This Yoga sutra is aligned along the Samkhya philosophy (one of the 6 classical schools of Hindu philosophy)which presents that the universe as a interplay between two fundamental principles: Purusha (pure consciousness), and Prakriti (material world) with its qualities (Gunas) of clarity, activity, and inertia. It explains how the world evolves from the interaction of these principles (gunas, 5 sensory perceptions [+ ego, mind, intellect, cosmic existence], sense objects, 5 elements) and emphasizes that understanding this distinction leads to liberation. Samkhya is closely linked with Yoga, collectively known as Samkhya-Yoga, which combines philosophical insights (Samkhya) with practical techniques (Yoga) for spiritual growth and self-realization.

20. Qualities of the Seer (Purusha, True self, Consciousness, Observer)

(p252) The Seer is nothing but the power of seeing which, although pure, appears to see through the mind.

Author: The previous sutra talked about the Seen. In this sutra, the Seer is discussed. When the mind gains medical knowledge, it wants to be a doctor - this is how the Seer is sucked into the mind's world and begins to identify with the mind. Yoga aids in making the distinction that the Seer can break-away from its tether. E.g. instead of condemning sinners, yoga helps in seeing sinners as tomorrow's saints, that everyone was also a sinner at one point. This allows the Seer to escape the clutches of the mind.

"The Seer is pure vision; even though pure, it looks through the (mind's) ideas."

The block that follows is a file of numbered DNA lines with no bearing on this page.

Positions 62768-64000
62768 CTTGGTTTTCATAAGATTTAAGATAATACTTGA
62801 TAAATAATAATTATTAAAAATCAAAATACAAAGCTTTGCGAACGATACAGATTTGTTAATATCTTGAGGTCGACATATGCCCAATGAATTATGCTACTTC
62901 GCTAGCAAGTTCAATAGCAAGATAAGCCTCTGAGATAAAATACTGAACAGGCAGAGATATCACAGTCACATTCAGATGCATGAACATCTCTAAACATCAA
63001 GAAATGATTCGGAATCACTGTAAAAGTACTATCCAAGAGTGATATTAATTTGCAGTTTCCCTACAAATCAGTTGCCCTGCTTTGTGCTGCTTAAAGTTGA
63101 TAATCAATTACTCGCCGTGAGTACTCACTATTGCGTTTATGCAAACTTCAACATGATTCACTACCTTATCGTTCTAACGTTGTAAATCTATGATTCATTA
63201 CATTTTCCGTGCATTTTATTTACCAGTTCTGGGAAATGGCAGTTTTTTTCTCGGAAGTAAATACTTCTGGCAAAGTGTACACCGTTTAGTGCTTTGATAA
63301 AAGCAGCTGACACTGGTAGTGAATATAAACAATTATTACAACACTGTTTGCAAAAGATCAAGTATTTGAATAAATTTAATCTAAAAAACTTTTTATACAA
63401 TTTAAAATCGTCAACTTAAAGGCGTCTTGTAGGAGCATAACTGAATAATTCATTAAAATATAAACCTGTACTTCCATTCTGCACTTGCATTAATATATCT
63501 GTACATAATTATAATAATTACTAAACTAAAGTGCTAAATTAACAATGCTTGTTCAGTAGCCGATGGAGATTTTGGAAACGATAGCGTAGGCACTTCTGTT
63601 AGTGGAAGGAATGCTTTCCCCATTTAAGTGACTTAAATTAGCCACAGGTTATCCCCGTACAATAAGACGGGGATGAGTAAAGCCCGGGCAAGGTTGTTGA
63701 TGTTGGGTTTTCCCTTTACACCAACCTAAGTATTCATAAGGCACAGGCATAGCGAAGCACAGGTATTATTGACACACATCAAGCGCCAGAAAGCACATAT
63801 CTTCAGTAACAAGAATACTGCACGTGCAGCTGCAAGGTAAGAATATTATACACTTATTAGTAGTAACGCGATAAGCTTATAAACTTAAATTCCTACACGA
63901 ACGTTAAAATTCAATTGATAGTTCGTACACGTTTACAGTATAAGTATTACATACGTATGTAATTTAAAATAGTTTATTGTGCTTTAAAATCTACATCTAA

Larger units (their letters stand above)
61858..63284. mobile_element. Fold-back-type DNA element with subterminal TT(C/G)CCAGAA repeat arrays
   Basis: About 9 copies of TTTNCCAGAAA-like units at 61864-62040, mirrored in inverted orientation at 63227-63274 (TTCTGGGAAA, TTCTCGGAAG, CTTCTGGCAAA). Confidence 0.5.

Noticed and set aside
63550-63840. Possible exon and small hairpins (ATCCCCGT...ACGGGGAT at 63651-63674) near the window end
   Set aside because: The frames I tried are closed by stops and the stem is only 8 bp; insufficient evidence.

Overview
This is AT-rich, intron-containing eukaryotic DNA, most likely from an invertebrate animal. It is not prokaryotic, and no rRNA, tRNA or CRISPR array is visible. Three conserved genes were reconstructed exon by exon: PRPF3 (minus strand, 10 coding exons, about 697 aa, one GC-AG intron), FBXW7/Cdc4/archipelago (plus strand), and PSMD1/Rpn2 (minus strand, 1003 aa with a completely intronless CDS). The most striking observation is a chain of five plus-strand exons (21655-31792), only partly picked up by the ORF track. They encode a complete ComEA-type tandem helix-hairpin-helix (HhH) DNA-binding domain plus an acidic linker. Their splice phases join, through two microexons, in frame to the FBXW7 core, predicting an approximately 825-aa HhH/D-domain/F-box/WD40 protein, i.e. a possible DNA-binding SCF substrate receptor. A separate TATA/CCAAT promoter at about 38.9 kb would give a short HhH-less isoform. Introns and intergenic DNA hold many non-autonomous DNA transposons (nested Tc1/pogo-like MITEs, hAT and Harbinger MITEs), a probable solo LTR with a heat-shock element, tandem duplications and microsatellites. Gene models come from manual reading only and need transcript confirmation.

This sutra continues to explore the relationship between the Seer (Purusha, True self, Consciousness, Observer) and what is Seen (Prakriti, external world, including the mind). The Seer is distinct from the mind. The Seer sees reality as it is - it is not influenced by worldly experiences. The Seer is pure, eternal and unchanging. However, as pure as it is, the Seer is engaged with the experience of the mind. Thus, the Seer sees reality through the mental constructs of the mind - not reality as it really is. The Seer plays 2 roles - one as unchanging/pure, and the other one, largely influenced by what the mind experiences.

When the Seer realizes that it is dancing with the mind and then maintains a detached awareness, observing the activities of the mind without being entangled or identified with them, when it realizes the distinction between the unchanging Seer and the changing phenomena of the mind, then the Seer is aligned back to its true nature, leading to self-realization and liberation.

ME: Getting the Seer to rise up above the mental fluctuation is really hard because the Seer experiences reality through the mind. The Seer must remain aware while being inside the mind which means constant awareness. This is very difficult.